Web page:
Fair Trials International (FTI), the London-based human rights non-governmental organisation, claims to have highlighted a number of cases which demonstrate that the European Arrest Warrant system is causing serious injustice and jeopardising the right to a fair trial. In particular, FTI allege that:
The Framework Decision also establishes the possibility for executing member states to request certain guarantees from issuing states prior to ordering the surrender of a requested person. Whether and how member states require such guarantees depends on the law of the member state in question.
A European Arrest Warrant may only be issued by the competent judicial authority in an EU member state or a state with a special agreement with the EU. The issuing judicial authority must complete a form stating identity and nationality of the person sought, the nature and legal classification of the offence, the circumstances surrounding the alleged committal of the offence including when and where it was committed and the degree of participation of the person sought, and scale of penalties for the offence.
Many member states have designated public prosecutors as their judicial authorities for the purposes of the framework decision. Such designations have been questioned before the British and Irish courts on the basis that in order for an authority to be judicial it should be a court or judge. In both countries, the designated issuing authority is a judge. However the courts of each have rejected these arguments.In Assange v Swedish Prosecution Authority the High Court of England and Wales found that:
[...] it cannot be said that the term judicial applies only to a judge who adjudicates. The differing European traditions recognise that others, including prosecutors, can be included within that term for various purposes. It is therefore entirely consistent with the principles of mutual recognition and mutual confidence to recognise as valid an EAW issued by a prosecuting authority designated under Article 6. To do otherwise would be to construe the word 'judicial' out of context and look at it simply through the eyes of a common law judge, who would not consider a prosecutor as having a judicial position or acting as a judicial authority. The position in some other Member States is different [...]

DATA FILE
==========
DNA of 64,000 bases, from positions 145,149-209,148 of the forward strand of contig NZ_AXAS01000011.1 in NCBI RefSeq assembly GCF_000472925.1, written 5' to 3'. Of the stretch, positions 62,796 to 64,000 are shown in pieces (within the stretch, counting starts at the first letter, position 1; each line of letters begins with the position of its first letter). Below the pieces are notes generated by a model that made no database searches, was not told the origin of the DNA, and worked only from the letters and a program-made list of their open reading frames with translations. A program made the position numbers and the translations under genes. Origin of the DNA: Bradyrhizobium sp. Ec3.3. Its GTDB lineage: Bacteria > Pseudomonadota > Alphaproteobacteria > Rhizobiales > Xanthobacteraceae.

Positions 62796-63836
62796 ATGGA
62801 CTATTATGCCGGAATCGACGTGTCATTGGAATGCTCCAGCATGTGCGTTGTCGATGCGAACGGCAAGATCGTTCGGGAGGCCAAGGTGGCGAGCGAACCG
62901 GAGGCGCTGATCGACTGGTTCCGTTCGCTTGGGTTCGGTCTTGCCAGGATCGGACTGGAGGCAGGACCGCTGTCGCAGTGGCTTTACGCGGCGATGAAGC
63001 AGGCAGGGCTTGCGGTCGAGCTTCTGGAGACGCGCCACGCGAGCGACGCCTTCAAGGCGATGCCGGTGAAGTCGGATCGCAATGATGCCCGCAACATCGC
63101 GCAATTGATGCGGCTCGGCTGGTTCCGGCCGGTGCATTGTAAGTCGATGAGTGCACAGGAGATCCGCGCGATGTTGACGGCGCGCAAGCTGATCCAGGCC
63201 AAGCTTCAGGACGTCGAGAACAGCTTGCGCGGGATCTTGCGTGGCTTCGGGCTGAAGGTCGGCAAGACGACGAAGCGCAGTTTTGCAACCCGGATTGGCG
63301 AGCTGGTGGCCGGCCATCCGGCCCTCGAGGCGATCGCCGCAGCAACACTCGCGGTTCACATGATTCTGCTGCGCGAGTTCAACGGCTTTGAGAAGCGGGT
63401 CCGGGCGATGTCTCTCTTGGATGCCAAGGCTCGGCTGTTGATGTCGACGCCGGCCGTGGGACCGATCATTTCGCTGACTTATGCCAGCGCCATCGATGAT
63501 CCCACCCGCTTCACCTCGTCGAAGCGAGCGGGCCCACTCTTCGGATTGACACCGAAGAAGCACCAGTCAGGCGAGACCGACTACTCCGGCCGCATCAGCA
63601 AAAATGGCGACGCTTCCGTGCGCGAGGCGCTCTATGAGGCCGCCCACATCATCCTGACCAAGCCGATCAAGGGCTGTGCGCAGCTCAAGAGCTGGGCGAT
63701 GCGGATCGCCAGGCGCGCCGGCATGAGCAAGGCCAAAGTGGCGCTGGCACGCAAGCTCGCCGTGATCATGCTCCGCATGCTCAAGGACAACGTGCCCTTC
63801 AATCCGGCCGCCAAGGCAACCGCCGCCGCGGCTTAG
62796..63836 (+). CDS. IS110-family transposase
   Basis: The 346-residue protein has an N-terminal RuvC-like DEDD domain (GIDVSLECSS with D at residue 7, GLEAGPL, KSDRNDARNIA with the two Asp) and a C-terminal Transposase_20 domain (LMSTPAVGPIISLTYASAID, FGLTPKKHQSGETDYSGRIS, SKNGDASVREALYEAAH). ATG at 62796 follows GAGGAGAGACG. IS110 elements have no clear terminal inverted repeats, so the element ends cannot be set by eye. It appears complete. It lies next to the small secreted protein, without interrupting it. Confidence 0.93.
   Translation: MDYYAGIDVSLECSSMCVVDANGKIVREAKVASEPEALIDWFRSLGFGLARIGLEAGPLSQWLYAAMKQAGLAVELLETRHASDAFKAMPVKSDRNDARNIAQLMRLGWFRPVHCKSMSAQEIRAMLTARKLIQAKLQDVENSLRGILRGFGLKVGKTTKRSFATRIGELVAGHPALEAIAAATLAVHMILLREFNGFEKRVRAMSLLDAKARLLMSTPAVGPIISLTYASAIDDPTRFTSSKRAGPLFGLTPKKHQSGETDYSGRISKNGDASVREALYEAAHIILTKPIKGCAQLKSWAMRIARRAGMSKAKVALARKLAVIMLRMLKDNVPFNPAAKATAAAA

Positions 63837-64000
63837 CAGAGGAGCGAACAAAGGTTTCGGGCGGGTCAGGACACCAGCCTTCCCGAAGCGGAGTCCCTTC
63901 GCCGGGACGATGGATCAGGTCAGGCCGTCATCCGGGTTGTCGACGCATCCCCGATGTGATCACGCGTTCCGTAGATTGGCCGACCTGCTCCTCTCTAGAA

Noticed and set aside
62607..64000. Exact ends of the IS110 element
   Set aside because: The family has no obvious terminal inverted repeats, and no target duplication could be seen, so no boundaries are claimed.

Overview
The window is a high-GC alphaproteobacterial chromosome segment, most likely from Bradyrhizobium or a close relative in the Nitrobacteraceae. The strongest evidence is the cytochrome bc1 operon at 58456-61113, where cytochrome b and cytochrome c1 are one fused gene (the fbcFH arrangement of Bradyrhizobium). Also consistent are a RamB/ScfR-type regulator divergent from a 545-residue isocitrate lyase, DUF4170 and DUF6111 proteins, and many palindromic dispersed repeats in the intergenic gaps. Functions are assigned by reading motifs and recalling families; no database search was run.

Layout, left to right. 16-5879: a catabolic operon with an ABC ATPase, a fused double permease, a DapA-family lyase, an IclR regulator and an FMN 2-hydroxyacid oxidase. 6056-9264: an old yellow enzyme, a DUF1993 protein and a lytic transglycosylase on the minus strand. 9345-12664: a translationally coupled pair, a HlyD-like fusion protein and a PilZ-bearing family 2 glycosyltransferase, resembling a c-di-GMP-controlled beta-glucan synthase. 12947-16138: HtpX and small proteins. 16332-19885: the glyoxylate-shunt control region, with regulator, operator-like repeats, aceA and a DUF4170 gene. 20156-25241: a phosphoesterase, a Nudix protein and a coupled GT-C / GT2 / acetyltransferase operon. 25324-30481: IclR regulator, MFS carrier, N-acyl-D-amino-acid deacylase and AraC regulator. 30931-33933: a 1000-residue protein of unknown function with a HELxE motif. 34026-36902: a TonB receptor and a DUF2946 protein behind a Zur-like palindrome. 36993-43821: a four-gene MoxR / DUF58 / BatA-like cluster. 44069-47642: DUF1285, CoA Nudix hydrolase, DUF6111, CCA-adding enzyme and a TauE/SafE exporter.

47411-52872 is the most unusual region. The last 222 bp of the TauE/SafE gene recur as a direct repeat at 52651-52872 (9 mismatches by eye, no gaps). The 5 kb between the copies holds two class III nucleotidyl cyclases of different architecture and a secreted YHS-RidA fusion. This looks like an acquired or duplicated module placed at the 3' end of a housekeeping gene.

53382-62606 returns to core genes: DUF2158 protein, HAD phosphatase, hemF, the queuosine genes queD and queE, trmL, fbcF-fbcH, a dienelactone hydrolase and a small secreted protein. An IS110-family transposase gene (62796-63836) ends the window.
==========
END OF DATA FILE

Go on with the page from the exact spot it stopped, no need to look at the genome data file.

On appeal, the UK's Supreme Court affirmed the decision of the High Court and found that, when comparing different language versions, the framework decision demonstrated an intention to regard public prosecutors as judicial authorities and that the conduct of the member states since its enactment confirmed this interpretation.
Unlike traditional extradition arrangements, EAWs need not be transmitted to any particular state. The intent of the Framework Decision is that EAWs be immediately recognised by all member states once issued. When a person subject of an EAW is found within the jurisdiction of a member state and arrested, that member state is required by the Framework Decision to execute the warrant.
If the whereabouts of the person sought are known, the EAW may be transmitted directly to the designated central authority of that member state. Otherwise the issuing judicial authority may seek the assistance of the European Judicial Network in circulating the warrant, may seek to issue an alert under the Schengen Information System, or may seek the services of Interpol.
The EAW Framework Decision requires that a warrant can only be issued when an offence is punishable by imprisonment or a detention order for a maximum period of at least one year, or in conviction cases, where the remaining term of imprisonment is four months or more. This can nonetheless include a wide variety of trivial offences. In 2007, a report commissioned by the Presidency of the Council of Ministers noted that EAWs had been issued for such offences as possession of 0.45 grams of cannabis, possession of 3 ecstasy tablets, theft of two car tyres, driving under the influence of alcohol where the limit was not significantly exceeded, and theft of a piglet. The report concluded that it would be appropriate to have a discussion at EU level on the proportionate issuance of European Arrest Warrants.
While the manner in which the arrest of a person the subject of an EAW is not specified in the Framework Decision, once arrested, he or she has the right to be informed of the warrant, its contents, and the person's right to consent to his or her surrender to the member state that issued the warrant. The Framework Decision also provides that the requested person have the right to the assistance of legal counsel and to an interpreter "in accordance with the national law of the executing Member State".